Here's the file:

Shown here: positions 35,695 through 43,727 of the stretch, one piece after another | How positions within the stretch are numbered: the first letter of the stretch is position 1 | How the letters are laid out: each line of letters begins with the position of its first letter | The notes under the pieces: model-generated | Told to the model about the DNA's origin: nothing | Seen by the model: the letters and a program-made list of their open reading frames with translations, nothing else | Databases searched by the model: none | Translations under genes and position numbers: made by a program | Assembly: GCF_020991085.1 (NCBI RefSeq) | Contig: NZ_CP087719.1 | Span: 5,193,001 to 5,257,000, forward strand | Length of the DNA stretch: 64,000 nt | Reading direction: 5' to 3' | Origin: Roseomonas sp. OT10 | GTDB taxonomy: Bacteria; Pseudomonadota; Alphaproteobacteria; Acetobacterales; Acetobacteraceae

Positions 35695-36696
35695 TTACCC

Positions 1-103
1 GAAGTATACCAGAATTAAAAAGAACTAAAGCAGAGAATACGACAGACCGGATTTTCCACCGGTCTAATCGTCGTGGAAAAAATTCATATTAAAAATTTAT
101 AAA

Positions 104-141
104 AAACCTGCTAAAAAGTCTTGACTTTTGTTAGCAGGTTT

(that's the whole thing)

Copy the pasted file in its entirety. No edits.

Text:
Shown here: positions 35,695 through 43,727 of the stretch, one piece after another | How positions within the stretch are numbered: the first letter of the stretch is position 1 | How the letters are laid out: each line of letters begins with the position of its first letter | The notes under the pieces: model-generated | Told to the model about the DNA's origin: nothing | Seen by the model: the letters and a program-made list of their open reading frames with translations, nothing else | Databases searched by the model: none | Translations under genes and position numbers: made by a program | Assembly: GCF_020991085.1 (NCBI RefSeq) | Contig: NZ_CP087719.1 | Span: 5,193,001 to 5,257,000, forward strand | Length of the DNA stretch: 64,000 nt | Reading direction: 5' to 3' | Origin: Roseomonas sp. OT10 | GTDB taxonomy: Bacteria; Pseudomonadota; Alphaproteobacteria; Acetobacterales; Acetobacteraceae

Positions 35695-36696
35695 TTACCC

Positions 1-103
1 GAAGTATACCAGAATTAAAAAGAACTAAAGCAGAGAATACGACAGACCGGATTTTCCACCGGTCTAATCGTCGTGGAAAAAATTCATATTAAAAATTTAT
101 AAA

Positions 104-141
104 AAACCTGCTAAAAAGTCTTGACTTTTGTTAGCAGGTTT